Spain has continued to deal with the influx of migrants at the Ceuta enclave on the north African coast, stepping up efforts by expelling over half of the 8,000 who crossed from Morocco earlier this week.
Prime Minister Pedro Sánchez, who flew into Ceuta on Tuesday, said that up to 4,800 of those who had entered the enclave had been sent back, as troops continued to prevent any further migrants crossing into the Spanish territory. Latest reports on Wednesday from Spain’s Interior Ministry said that 5,600 have now been sent back.
Vowing to ‘restore order’ in the enclave, Sánchez said that ‘this sudden arrival of illegal migrants poses a serious crisis for Spain and for Europe’.
Ceuta and Melilla, another enclave further east on the Moroccan coast, are the only EU land borders with Africa, and both are popular entry points with people fleeing poverty and war in Africa.
Most of those travelling into Ceuta on Monday and Tuesday were allegedly unimpeded by Moroccan border police, but reinforcements were deployed to deal with the situation and to disperse those attempting to cross the border.
Over 200 Spanish troops and police arrived in Ceuta to support efforts to gain control of the situation. [Also read: Spain sends in troops after 8,000 migrants enter Cueta enclave from Morocco]
A number of the migrants who made the journey were detained by Spanish police before being sent back to Morocco. On Wednesday morning, troops were still escorting swimmers back to Morocco and away from the border fence.
However, there were a number of those fleeing who were unaccompanied minors and had to be taken into care by authorities, as required under Spanish law.
A Red Cross spokeswoman said that ‘we have never seen such an arrival of this magnitude’. On Tuesday, Spain’s Guardia Civil tweeted photos of agents helping ‘to save the lives of dozens of minors who came to Ceuta by sea with their families’.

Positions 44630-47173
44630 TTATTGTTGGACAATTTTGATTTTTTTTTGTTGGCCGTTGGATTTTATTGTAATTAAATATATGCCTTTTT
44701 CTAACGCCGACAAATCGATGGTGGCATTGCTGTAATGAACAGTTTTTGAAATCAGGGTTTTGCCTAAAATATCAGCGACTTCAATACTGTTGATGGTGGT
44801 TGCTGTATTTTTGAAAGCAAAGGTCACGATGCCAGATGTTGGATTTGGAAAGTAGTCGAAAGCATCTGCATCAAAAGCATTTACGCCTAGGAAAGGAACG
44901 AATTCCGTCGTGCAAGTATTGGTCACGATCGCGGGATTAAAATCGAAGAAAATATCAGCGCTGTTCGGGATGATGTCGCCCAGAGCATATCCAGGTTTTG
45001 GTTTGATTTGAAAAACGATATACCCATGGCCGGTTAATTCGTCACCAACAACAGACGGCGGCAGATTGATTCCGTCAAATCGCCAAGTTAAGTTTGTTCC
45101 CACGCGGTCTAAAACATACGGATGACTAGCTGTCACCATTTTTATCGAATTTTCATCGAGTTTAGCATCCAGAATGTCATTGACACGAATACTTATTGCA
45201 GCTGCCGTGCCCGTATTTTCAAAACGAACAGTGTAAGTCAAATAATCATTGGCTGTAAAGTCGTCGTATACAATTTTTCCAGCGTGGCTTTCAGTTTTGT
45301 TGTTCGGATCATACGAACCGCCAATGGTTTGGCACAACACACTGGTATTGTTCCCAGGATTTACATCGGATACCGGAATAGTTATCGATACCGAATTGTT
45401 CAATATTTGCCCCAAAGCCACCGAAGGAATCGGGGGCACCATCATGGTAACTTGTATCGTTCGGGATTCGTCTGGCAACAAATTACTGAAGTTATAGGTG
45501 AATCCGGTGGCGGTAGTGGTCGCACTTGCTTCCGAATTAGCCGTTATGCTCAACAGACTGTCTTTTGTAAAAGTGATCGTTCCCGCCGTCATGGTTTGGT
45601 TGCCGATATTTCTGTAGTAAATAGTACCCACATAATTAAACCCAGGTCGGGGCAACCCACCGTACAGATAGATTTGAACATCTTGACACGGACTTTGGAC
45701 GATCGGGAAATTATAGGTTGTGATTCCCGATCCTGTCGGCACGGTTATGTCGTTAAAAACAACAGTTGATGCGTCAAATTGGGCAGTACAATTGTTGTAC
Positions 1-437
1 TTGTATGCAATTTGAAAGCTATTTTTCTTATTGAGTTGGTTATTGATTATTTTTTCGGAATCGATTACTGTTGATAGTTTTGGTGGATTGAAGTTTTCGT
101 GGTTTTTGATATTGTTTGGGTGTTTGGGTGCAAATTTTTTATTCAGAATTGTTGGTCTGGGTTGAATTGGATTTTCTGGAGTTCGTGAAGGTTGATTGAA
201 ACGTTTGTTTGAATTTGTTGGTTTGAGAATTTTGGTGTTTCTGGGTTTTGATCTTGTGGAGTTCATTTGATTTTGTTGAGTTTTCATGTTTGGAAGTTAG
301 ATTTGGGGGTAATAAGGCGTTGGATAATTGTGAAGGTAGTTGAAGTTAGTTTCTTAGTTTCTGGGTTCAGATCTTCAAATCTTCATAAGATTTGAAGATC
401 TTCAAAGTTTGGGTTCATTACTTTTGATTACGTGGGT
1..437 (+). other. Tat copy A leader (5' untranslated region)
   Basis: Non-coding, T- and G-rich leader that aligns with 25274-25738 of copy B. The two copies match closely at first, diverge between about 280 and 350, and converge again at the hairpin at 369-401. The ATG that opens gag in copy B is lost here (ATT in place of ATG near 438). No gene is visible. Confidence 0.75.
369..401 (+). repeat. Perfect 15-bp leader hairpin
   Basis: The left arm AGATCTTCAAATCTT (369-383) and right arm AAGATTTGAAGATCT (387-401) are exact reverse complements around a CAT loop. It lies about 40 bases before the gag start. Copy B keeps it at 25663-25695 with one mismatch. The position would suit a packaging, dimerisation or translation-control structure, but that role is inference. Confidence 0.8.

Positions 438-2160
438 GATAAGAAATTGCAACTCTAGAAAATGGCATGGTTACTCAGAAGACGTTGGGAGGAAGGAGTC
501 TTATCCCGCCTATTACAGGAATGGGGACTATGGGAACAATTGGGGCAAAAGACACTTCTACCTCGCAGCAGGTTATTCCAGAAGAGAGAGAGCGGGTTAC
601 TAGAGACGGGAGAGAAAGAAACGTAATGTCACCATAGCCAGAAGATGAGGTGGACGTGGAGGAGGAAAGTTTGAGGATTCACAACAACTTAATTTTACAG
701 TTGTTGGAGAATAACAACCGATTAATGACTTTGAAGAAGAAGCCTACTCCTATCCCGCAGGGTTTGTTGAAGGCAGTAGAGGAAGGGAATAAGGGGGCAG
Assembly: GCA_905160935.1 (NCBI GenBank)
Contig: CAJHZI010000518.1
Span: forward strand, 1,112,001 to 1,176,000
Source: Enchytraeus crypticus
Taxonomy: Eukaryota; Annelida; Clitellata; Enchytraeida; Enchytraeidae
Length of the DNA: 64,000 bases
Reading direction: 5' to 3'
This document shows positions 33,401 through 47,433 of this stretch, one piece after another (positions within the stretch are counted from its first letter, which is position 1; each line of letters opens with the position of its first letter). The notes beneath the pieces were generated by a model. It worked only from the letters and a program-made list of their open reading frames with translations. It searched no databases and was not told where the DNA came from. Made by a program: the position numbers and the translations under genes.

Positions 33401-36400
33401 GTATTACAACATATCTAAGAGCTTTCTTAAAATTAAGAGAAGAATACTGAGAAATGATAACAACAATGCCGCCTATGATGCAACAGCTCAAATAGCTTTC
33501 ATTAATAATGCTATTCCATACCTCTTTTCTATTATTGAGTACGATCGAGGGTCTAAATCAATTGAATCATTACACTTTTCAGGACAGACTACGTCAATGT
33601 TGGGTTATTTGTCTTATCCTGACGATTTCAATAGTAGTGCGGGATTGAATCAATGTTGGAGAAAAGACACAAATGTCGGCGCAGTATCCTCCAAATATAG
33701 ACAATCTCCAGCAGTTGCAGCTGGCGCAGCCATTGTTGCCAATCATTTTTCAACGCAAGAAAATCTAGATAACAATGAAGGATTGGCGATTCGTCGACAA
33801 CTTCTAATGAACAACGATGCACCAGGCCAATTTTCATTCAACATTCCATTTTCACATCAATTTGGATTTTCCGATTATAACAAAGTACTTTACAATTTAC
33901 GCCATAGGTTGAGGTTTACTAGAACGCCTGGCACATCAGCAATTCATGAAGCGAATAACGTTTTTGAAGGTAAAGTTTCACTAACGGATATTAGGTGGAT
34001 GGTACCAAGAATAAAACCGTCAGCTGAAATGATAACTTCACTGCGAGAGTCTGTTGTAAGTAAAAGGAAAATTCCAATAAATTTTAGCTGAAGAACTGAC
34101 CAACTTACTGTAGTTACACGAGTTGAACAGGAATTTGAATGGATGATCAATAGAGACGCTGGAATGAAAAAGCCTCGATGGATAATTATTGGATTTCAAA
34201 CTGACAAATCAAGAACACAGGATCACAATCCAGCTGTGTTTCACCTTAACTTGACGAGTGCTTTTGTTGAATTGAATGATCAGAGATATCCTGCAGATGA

Spanish authorities were critical of some of the efforts to control the situation by Morocco, with Sánchez saying that ‘the lack of border control by Morocco is not a show of disrespect of Spain, but rather for the European Union’.
The situation has increased tensions between Spain and Morocco, that had heightened last month when it emerged that Brahim Ghali, leader of the Polisario Front, a militant organisation that is fighting for the independence of Western Sahara was being treated in a Spanish hospital.
Morocco’s foreign minister issued a statement about the treatment of Ghali in Spain, saying that they strongly disapproved of the decision to admit him under a false identity without informing Morocco.
The events of the last few days have prompted comments from Mostapha Ramid, a Moroccan official and minister for human rights, saying in a Facebook post that Spain’s treatment of the Polisario leader was ‘reckless, irresponsible and totally unacceptable’.
Spain’s government has quashed claims that the tensions between the countries is escalating, stating that the issues are separate and unconnected.
Sánchez stressed this, by calling the north African nation a friend of Spain, while the Interior Ministry praised Morocco’s cooperation over re-admitting the migrants.
In a continued effort to ease tensions, Foreign Minister Arancha González Laya said on Wednesday morning in a radio interview that Spain has always been ‘exquisitely prudent’ regarding Western Sahara and that it never intended to give Ghali’s hospitalisation ‘an aggressive character’.
ALSO READ: Why are migrants coming into Ceuta now?